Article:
“The op­por­tu­nity is there, it’s healthy, good,” says Yang, a former model and mother, like Deng. “If you want it, do it. It’s not what we want them to do, it’s what they want to do.”

For all of the or­gan­is­ers’ gen­uine hopes to make this com­pe­ti­tion a true Kiwi event, to share a Chi­nese cul­tural gift with their adopted coun­try and add an­other ex­tracur­ric­u­lar ac­tiv­ity to the bal­letswim­ming-rugby ros­ter, there are many lost-in­trans­la­tion mo­ments such as th­ese as the com­pe­ti­tion pro­gresses. De­tails are slip­pery, the judges change and dis­ap­pear, the ta­lent sec­tion is re­moved, then a group dance num­ber is scrapped af­ter small chil­dren have spent hours learn­ing it.

Still, you can see the chil­dren are hav­ing fun, play­ing dress-ups and vogue­ing. Court­ney Smyth tells her mum: “I just want one of my friends to win.”

“They think they al­ready are mod­els!” says Deng.


Chloe Li, 3, is parad­ing around the Viva Dance stu­dio in New­ton with a pair of fluffy white an­gel wings strapped to her body, trail­ing white feather boas which are turn­ing grey at the ends. She watched the Vic­to­ria’s Se­cret lin­gerie run­way show and asked her mum for a pair of wings and a bikini. Her mum made her wings.

The scene is happy chaos, the cute­ness over­whelm­ing. There is so much glit­ter, so much tulle, so many lit­tle peo­ple lamb-hop­ping their way across the room. There are a bunch of an­gels, and bal­leri­nas, a cou­ple of cheer­lead­ers and dozens of lit­tle girls in poufy party frocks and match­ing Mary Janes with lit­tle heels. Also: a po­lice­man, Spi­der-Man, and a lit­tle boy in a pink Ralph Lau­ren polo shirt, navy shorts and beige moc­casins who looks like he has strayed from his par­ents’ coun­try club. A tod­dler wan­ders around with a Chanel lip­stick in her mouth.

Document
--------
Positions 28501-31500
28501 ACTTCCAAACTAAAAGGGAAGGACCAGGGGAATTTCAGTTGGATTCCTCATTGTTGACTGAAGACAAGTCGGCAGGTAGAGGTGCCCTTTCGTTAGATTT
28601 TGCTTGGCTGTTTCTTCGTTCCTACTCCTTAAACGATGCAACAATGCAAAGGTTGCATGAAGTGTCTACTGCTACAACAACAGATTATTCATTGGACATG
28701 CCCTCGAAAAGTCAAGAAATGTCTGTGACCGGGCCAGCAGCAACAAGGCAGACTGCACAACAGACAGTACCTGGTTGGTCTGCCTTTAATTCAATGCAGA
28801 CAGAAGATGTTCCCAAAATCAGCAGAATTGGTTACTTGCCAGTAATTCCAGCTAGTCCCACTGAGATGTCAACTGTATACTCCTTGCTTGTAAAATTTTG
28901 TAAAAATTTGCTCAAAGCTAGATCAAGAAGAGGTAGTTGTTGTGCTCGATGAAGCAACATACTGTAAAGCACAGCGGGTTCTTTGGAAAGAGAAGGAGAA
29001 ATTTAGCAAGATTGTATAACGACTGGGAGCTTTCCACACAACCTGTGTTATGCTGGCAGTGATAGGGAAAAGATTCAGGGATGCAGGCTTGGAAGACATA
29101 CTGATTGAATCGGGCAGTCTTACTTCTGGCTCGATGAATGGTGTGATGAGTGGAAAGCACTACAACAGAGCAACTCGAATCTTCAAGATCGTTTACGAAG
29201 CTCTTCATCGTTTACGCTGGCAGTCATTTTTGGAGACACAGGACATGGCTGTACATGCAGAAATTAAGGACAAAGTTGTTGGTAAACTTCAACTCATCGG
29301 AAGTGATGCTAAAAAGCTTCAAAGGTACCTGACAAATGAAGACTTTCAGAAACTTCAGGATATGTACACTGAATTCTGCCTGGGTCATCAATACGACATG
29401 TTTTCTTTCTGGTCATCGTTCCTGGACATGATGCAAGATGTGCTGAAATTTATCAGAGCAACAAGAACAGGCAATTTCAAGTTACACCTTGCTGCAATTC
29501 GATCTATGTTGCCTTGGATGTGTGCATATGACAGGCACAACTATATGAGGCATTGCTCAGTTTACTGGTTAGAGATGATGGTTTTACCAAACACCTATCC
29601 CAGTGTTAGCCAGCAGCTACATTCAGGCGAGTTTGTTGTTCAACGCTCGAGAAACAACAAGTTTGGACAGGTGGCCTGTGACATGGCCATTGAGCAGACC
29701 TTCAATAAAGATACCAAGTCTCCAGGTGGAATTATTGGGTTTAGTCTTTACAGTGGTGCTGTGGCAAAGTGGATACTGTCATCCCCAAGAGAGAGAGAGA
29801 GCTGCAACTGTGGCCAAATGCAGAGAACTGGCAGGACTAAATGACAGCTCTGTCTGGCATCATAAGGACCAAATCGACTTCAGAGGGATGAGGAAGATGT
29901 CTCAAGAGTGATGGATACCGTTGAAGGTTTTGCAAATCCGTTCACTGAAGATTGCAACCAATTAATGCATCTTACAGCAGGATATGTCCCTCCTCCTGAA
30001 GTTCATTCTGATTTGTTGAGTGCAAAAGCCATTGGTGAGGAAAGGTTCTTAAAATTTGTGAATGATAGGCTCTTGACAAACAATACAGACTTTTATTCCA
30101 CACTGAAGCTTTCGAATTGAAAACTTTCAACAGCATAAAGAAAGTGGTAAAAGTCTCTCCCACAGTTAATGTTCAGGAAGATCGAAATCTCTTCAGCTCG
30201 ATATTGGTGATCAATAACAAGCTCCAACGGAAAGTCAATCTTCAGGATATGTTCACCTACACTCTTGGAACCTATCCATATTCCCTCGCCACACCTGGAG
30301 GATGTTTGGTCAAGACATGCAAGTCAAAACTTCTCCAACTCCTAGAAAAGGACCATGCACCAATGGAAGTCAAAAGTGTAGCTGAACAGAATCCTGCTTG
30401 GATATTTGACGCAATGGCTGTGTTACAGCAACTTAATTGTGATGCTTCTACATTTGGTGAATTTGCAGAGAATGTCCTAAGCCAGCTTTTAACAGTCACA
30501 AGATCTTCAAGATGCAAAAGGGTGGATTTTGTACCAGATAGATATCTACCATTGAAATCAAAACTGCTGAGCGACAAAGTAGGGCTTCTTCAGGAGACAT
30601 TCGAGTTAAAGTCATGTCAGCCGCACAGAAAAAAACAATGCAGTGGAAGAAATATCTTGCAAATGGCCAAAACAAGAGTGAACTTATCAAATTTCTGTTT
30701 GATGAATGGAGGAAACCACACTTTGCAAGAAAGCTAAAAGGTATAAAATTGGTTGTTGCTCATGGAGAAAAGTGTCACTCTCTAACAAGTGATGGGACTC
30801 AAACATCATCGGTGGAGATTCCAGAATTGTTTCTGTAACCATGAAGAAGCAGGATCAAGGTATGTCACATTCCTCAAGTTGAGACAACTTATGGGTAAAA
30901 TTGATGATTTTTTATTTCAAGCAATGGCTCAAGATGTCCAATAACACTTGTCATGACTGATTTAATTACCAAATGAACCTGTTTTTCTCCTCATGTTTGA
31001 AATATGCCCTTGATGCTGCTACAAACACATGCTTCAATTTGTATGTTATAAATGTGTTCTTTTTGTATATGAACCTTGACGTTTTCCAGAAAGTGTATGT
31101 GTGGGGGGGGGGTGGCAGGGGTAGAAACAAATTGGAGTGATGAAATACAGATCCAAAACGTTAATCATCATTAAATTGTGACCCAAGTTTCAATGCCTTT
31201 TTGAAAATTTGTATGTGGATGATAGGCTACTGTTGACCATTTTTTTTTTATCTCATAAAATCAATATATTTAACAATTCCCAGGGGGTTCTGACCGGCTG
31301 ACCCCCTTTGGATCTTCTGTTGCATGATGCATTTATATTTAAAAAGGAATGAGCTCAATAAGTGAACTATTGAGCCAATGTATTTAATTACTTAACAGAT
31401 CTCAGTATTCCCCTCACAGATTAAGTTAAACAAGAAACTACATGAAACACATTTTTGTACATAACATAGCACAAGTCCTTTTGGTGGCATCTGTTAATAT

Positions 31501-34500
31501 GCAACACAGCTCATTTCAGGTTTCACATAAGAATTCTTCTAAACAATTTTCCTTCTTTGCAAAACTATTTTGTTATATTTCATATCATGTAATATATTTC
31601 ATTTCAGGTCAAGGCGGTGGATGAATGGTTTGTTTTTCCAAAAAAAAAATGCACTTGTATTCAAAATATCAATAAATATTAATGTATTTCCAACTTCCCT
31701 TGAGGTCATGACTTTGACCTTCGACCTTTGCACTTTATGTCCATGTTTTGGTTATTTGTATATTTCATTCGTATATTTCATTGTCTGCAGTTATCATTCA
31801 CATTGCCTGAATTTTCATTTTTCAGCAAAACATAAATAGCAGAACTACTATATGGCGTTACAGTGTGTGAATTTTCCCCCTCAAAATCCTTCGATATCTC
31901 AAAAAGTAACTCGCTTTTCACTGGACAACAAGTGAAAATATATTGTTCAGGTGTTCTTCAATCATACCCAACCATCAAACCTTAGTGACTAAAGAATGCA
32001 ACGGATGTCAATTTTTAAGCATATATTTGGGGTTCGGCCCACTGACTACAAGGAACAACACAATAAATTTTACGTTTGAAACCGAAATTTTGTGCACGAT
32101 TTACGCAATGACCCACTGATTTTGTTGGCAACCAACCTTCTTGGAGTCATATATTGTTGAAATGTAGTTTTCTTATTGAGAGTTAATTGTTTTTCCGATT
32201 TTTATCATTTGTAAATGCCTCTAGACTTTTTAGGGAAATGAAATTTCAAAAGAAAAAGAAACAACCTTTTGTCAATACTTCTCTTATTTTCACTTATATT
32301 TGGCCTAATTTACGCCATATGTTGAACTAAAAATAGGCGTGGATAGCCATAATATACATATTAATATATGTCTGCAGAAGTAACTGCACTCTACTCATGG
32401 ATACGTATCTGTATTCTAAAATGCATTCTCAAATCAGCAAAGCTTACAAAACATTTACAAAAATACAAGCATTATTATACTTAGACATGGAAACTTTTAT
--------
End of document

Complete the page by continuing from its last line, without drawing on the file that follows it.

One song on re­peat blares from speak­ers. “I’m ready for to­mor­row, to­mor­row starts to­day…” It’s from a tweens’ pro­gramme called Andi Mack, about a 13-yearold who dis­cov­ers her sis­ter is ac­tu­ally her mother, and it is a real ear­worm.

“Turn around and pose, al­right?” Jenny Yang tells clus­ters of chil­dren lined up await­ing their turn to walk from one side of the stu­dio to the other. Fans wage a weak fight against the sticky heat.

Florence King ar­rives in a brand new pale pink dress dot­ted in sil­ver flow­ers. She has a big flower in her hair and hot pink sneakers on her feet. She passes time pulling faces in the mir­ror. She smooshes her cheeks, pulls her eye­lids down, pokes out her tongue.